International Council, Mrs. Addie
W Dickerson, president of th lat
tr body, urged the women regis
ter a united protest against the
impending outbreak between It
aly and Ethiopia. Telegrams were
sent to Secretary of State Hull
urging him to insist that Italy be
bound by the Kellogg-Briand:
Officers of the body are: Mrs.
Addie W. Hunton, honorary presi
dent; Mrs. Addie W. Dickerson,
president; Mrs. Marion B. Wil
liams, vice-president; Mrs. Emily
H. Williams, corresponding secre
tary ; Mrs. Elizabeth C. Carter, re
cording secretary; Mrs. Mary Is
enburger, treasurer, and Miss
Nannie H. Burroughs, chairman
of the executive board
The association selected Fort
Worth, Texas, as its 1936 meeting
Miss Charlotta iT.cks, 3012 Miami
Street, was honored at a picnic
swimming party given by two out of
town young men. They were Mr.
Roscoe Mason and Mr. Wiliam E.
Stewart. Mr. Mason is a popular
caterer of Shenandoah, Iowa and
Mr. Stewart a well known athlete of
Red Oak, Iowa.
The guests were Misses Mary Ellen
Diekersen, Mary. Alice Willis, and
Mary Ellen Britt. The young men
Mr. Jasper Cole, Jr., Walter Rhodes,
William E. Stewart, Roscoe Mason
and Vergil Stewart.
Mr. VergOl Stewart, the younger
brother of Mr. Wm. E. is a noted
singer and a famous athlete, having
won many honors. He is now study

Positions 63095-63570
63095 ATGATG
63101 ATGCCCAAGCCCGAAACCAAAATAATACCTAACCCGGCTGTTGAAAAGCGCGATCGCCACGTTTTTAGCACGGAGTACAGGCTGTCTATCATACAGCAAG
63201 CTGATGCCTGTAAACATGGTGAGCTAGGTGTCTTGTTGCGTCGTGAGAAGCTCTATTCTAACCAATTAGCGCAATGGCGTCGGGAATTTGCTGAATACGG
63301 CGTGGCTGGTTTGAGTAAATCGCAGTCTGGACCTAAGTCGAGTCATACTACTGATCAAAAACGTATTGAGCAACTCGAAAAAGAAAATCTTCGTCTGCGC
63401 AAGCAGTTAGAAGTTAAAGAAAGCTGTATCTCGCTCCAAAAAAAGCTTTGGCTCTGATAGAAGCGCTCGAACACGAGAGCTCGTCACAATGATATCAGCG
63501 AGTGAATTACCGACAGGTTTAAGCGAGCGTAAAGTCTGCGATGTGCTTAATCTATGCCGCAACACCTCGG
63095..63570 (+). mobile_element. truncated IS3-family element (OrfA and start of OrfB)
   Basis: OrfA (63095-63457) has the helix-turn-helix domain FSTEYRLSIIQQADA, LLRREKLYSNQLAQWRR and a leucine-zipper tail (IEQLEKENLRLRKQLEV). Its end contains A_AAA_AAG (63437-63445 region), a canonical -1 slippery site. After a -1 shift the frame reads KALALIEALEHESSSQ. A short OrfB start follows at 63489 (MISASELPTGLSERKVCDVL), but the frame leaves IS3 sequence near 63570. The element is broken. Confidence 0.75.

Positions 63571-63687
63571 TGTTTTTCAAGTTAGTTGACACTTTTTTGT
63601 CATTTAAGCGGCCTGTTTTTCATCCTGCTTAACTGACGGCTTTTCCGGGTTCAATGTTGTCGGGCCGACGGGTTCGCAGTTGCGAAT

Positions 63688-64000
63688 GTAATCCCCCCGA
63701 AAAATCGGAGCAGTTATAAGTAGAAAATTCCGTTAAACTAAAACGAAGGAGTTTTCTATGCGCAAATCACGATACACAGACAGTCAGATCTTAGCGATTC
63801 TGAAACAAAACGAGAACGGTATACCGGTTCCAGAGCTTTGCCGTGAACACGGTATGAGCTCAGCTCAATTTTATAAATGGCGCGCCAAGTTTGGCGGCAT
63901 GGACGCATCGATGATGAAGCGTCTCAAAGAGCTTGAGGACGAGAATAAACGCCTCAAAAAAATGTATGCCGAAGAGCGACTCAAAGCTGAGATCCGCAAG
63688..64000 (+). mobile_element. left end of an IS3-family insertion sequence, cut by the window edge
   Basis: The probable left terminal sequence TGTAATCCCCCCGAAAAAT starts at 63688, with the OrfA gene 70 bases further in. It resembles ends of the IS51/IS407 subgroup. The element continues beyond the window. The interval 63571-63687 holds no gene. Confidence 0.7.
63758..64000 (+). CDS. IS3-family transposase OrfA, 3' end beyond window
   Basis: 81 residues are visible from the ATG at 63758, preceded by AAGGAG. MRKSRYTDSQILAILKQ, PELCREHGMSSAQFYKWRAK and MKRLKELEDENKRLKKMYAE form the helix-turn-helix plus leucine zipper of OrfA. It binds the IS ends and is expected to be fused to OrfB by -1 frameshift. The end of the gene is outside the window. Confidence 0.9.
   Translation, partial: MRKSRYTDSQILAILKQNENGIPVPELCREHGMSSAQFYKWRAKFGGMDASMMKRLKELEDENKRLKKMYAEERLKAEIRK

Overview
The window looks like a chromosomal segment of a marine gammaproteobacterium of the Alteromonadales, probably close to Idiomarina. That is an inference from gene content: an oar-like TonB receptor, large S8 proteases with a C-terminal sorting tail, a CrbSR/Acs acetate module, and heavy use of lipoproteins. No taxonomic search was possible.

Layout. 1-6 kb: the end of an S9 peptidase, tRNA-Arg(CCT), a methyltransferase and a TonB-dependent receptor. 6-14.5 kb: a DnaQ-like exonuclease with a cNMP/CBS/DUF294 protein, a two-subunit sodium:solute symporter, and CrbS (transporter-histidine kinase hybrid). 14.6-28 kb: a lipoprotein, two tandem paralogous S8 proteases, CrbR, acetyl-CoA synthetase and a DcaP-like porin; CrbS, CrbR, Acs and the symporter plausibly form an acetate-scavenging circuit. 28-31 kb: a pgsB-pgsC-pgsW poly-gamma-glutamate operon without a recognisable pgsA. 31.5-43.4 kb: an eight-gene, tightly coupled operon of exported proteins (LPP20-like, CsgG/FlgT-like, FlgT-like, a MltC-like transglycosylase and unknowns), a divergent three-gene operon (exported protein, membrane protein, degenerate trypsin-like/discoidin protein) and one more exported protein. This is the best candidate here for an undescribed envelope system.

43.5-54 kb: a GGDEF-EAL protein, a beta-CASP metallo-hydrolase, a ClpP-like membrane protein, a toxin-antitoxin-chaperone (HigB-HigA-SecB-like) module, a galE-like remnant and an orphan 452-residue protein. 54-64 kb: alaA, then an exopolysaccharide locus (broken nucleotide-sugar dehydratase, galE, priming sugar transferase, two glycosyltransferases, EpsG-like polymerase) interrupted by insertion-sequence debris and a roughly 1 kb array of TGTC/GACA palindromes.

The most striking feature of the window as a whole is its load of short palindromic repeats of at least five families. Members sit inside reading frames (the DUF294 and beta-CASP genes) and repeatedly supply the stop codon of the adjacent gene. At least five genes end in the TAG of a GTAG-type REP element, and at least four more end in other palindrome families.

ing for Grand Opera which is his
highest airp in life. Both brothers
are nephews of Mr. and Mrs. Jasper
Brown of Omaha.
Mrs. Hicks Chaperoned the picnic
which was at yGdand Lakp. Miss
Charlotta Augusta Hicks the most
charmng hostess served an exquisite
and delightful repast after returning
to their domicile. The collation was
retained untCl time for the guests to
depart for their homes in Iowa.
Miss Rachael I. Taylor, W. C. A.
Secretary, was the feted guest of
honor at a very lovely three course
luncheon at the home of Mrs. Essie
G. Porter in the AlhanvHra apartment
on last Monday. Mrs. Porter. Mrs.
Eerniece F.Mar shall, Misses Estelle
Robertson, and Lucy Mae Stamps
were co-hostesses in this enjoyable
afternoon of entertainment for Miss
Taylor, her staff, and members of the
Committee of Management. The
colors of yellow and green made a
very beautiful setting. Those pres
ent were Miss M. White, General
Secretary of the Y. W. C., Mrs. L.
Williams, Chairman of Committee of
Management, Mrs. L. C, Crawford.
Board Men»bsr, Mrs. L. Goode, Miss
Lena Paul, Mrs. A. Wilson, Miss
rdciia Yancy, Mrs. Marie Lecog, all
members oi the Y. W. C. A. staff.